From Bad to Worse: The Problem of God
Incited: Mislead, You cause or Provoke me to take adverse action against my son, my servant my child.
Incite: It means to allure or stir someone to a course of action that he would not normally take.
The God of the universe is conceding that the Satan had persuaded him to act toward, to destroy him, to swallow him up, to ruin him even though Job hadn’t done anything wrong.
In addition, God was the one who introduce Satan to Job.
Why Does All These 3 Friends?
On the surface, the evidence seems to suggest that God allowed Satan to attach, afflict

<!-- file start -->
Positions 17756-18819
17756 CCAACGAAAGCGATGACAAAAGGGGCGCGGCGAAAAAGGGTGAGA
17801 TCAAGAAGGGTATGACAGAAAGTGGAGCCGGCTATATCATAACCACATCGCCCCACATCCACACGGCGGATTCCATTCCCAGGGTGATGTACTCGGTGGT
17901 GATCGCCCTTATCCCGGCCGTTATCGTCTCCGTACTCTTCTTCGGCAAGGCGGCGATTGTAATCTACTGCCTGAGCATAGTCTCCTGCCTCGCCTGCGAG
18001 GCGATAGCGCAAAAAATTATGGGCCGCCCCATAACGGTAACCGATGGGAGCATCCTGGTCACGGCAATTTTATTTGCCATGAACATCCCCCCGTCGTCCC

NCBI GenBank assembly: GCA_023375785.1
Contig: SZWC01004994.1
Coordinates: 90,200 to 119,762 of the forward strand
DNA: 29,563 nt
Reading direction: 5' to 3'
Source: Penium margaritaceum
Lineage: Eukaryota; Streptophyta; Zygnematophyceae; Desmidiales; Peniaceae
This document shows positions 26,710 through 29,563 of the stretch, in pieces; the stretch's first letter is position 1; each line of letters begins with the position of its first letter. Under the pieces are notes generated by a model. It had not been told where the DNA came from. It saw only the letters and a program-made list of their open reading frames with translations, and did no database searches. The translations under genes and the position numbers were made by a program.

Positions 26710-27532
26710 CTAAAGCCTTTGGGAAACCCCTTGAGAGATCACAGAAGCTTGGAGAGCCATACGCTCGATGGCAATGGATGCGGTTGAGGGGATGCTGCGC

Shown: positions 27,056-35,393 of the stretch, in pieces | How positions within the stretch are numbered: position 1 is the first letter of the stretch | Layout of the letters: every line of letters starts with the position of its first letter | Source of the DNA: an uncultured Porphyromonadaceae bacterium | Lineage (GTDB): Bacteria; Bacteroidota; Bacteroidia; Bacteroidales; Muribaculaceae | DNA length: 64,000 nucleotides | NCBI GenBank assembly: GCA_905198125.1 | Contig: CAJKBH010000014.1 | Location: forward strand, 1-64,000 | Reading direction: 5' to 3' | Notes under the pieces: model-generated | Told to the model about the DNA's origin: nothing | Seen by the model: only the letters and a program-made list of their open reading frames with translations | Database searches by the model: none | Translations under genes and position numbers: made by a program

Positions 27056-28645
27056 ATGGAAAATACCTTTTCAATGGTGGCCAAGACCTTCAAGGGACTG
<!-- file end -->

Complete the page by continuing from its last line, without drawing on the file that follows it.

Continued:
The test against Job had been brutally executed, as attested by the verb ruin (Piel of Heb. bālaʿ, “swallow”). It also carried a very sharp barb, as connoted by the phrase without cause or for no purpose (Heb. ḥinnām; cf. 1:9). This wording focuses on the crux of Job’s testing. It is difficult enough to endure hardship to achieve a specific goal, but to suffer misfortune for no apparent reason plunges a person into agonizing self-doubt. Coping with the sense of meaninglessness is more difficult than coping with the material losses. The use of without cause here sets up a point of tension with the Satan’s use of this phrase in the first scene before Yahweh. Whereas the Satan had conjectured that Job’s fear of God was not without cause, i.e., Job feared God for selfish reasons, Yahweh in turn rebuked the Satan with the assertion that Job’s trial had proved to be without cause, i.e., the Satan’s accusations about Job were groundless. Thus the test has proved that the Satan’s accusations against Job were “without cause” or had no inherent worth, and that Job feared God “without cause”—Job trusted God with a pure heart filled with love for God, not for the benefits God had bestowed upon him. The Satan’s skepticism about Job’s character had proved to be completely wrong.